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GLOBAL MARKETS-Shares, euro slide over Portugal political crisis
July 3, 2013 / 4:21 PM / 4 years ago

GLOBAL MARKETS-Shares, euro slide over Portugal political crisis

5 Min Read

* Portugal bonds, stocks slide as crisis deepens
    * Global equity markets slip in rocky trade but Wall St
bucks trend
    * Oil rises on worries over Mideast tensions

    By Herbert Lash
    NEW YORK, July 3 (Reuters) - Global equity markets slid on
Wednesday on worries over signs of slowing growth in China and
deepening political turmoil in Portugal, where talks over the
government's future weighed on the euro and threatened to
reignite the euro zone crisis.
    U.S. stocks bucked the trend, however, rising in a shortened
session ahead of the July 4 holiday after see-sawing on news of 
surprisingly strong private sector job creation and data showing
unexpectedly weak growth in the huge services sector. 
    Portugal's 10-year bond yield shot above 8 percent and its
stock market slumped 6 percent at one point on fears a snap
election could derail Lisbon's exit next year from a bailout by
the European Union and International Monetary Fund.
    Concerns over Greece's ability to fulfill the conditions of
its bailout also raised the prospect of a reawakened debt crisis
in the 'peripheral' countries of the euro zone. 
    U.S. oil prices hit a 14-month high on fears unrest in Egypt
could destabilize the Middle East and spark supply disruptions.
Gold rose more than 1 percent as the dollar and equity markets
remained under pressure.
    European shares were dragged lower by falling banking stocks
as the political crisis in Portugal led the country's bourse to
post its worst day in two years. Portuguese stocks 
closed down 5.3 percent.
    Euro zone banks fell 1.8 percent, the biggest
declining sector, and the broad FTSEurofirst 300 of
leading European shares fell 0.67 percent to a provisional close
of 1,151.03.
    MSCI's all-country world equity index fell
0.5 percent.
    U.S. private employers stepped up hiring in June, and new
applications for unemployment benefits fell for a second
straight week last week, pointing to a steadily improving labor
    Private payrolls increased by 188,000, up from the 134,000
jobs added in May, the ADP National Employment Report showed. 
Economists polled by Reuters had expected a gain of 160,000.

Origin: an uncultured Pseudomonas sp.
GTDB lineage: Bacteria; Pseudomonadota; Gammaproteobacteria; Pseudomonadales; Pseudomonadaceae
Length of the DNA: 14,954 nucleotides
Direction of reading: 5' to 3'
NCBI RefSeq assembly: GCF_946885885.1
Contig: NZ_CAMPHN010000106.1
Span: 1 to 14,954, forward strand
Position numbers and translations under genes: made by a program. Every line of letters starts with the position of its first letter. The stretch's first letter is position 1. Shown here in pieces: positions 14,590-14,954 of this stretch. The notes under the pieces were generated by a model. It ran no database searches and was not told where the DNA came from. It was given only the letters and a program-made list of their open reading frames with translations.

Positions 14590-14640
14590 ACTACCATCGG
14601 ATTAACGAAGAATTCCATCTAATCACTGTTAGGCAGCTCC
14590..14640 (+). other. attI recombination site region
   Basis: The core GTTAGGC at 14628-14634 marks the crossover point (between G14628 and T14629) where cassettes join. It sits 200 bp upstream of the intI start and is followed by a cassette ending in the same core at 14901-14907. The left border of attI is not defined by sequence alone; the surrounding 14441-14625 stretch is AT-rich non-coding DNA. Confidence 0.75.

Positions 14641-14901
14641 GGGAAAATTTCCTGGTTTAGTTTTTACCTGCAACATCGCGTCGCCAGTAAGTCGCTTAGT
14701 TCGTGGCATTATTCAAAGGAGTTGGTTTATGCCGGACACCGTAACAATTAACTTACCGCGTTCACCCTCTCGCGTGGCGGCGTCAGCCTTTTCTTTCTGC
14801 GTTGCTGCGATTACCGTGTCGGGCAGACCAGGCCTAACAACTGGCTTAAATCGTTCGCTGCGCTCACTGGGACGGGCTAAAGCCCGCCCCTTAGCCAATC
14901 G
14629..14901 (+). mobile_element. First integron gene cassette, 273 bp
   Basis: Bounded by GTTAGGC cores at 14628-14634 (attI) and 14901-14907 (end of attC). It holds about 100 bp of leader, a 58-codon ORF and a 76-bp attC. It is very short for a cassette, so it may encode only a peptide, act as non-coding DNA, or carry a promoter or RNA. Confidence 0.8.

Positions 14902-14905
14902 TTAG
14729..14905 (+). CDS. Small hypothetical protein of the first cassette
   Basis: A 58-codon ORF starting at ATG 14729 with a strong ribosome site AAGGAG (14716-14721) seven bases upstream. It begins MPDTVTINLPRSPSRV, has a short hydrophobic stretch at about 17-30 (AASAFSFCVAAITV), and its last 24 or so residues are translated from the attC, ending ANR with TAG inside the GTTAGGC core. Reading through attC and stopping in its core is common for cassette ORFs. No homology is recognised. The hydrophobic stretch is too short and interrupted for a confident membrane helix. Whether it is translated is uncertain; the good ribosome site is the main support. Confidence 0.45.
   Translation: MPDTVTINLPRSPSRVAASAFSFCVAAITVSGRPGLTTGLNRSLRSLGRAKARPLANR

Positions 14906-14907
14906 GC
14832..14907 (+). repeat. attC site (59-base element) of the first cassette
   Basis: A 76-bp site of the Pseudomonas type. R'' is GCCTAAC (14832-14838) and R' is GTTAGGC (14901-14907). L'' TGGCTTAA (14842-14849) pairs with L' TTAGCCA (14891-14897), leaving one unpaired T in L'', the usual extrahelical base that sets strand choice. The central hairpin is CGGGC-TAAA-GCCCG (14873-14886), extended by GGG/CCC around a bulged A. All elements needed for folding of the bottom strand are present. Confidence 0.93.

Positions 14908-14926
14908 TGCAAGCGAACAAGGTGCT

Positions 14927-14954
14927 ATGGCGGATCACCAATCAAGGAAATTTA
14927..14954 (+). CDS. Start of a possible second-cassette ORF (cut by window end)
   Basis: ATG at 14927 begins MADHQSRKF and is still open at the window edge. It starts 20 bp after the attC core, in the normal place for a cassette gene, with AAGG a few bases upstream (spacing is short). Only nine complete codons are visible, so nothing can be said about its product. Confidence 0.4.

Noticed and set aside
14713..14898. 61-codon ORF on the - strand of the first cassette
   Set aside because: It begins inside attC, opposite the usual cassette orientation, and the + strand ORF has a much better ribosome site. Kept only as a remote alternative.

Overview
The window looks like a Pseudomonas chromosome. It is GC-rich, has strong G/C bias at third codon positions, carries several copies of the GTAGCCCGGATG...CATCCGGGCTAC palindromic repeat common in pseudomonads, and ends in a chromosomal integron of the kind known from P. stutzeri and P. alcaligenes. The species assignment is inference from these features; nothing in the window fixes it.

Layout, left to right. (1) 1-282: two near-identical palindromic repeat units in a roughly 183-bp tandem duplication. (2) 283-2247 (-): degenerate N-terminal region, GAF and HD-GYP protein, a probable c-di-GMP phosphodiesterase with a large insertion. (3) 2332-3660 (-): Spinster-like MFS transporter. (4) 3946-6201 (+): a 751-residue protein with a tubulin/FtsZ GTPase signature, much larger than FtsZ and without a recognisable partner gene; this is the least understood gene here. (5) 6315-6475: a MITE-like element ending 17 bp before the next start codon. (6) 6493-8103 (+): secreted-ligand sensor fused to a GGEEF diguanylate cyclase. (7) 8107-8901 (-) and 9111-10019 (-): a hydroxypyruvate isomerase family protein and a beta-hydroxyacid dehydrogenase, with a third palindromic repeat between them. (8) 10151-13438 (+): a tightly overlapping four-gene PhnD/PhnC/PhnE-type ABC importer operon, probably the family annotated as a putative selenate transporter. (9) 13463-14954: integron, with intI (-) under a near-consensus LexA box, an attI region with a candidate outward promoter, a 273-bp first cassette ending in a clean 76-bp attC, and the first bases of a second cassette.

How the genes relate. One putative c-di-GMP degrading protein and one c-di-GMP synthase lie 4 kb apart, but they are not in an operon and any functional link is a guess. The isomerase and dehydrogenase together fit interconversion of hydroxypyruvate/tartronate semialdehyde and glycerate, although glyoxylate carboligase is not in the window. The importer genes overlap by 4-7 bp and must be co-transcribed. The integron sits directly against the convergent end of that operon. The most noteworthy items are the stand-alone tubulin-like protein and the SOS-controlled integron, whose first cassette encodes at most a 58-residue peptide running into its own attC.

But the Institute for Supply Management said its services
index fell to 52.2 from 53.7 in May, confounding economists'
forecast for a gain to 54. While a reading above 50 indicates
expansion, growth was at its lowest since February 2010.
    The Dow Jones industrial average was up 72.65 points,
or 0.49 percent, at 15,005.06. The Standard & Poor's 500 Index
 was up 2.65 points, or 0.16 percent, at 1,616.73. The
Nasdaq Composite Index was up 14.93 points, or 0.43
percent, at 3,448.32. 
    "We do tend to rally into the holiday, especially the July
4th holiday," said Frank Lesh, a futures analyst and broker at
FuturePath Trading LLC in Chicago.
    "That ADP number took some of the fear out of Friday's
payroll number, told us you can stay long into Friday, at least
that's what some of the participants are going to do."
    U.S. equities were whiplashed on light volume as many market
participants were out of the office ahead of the Fourth of July
holiday on Thursday. U.S. equity and bonds markets will close
early on Wednesday and reopen on Friday.
    Chinese shares fell after a read on the country's services
sector compounded concerns about slowing growth momentum, while
U.S. oil hit a 14-month high on fears political unrest in Egypt
could destabilize the Middle East and spark supply disruptions.
    The yen rose across the board as political wrangling in
Portugal and Egypt prompted investors to seek refuge in the
Japanese currency, although it trimmed gains against the dollar
after the data showing a stabilizing U.S. labor market.
    "The unresolved situation in Egypt and the government
resignations in Portugal are an issue," said Nick Bennenbroek,
head of currency strategy at Wells Fargo Securities in New York.
    "We're not only seeing some of the G10 currencies weaken,
but also emerging market currencies," Bennenbroek said.
    The dollar fell 0.83 percent to 99.78 yen, slightly
recovering from the day's lows of 99.24. The euro was also hit,
down 0.79 percent at 129.80 yen.
    Trading in government bond markets also was rocky.
    The benchmark 10-year U.S. Treasury note was
down 2/32 in price to yield 2.4771 percent in see-saw trade.
    German Bund futures pared gains after the ADP U.S. private
sector jobs data. 
    Bund futures were last up 45 ticks on the day at
142.14, having traded around 142.43 before the data.
    Crude oil prices rose on a sharp decline in stockpiles in
top consumer the United States and political unrest in Egypt, 
sending U.S. oil to a 14-month high.
    U.S. crude rose above $100 a barrel, closing its gap with
Brent, after the American Petroleum Institute reported that U.S.
crude stocks dropped by 9.4 million barrels last week. Analysts
had expected a draw of 2.3 million barrels.
    U.S. oil was up $2.01 at $101.61 a barrel, having
touched $102.18 in earlier trade. Brent rose $1.79 to

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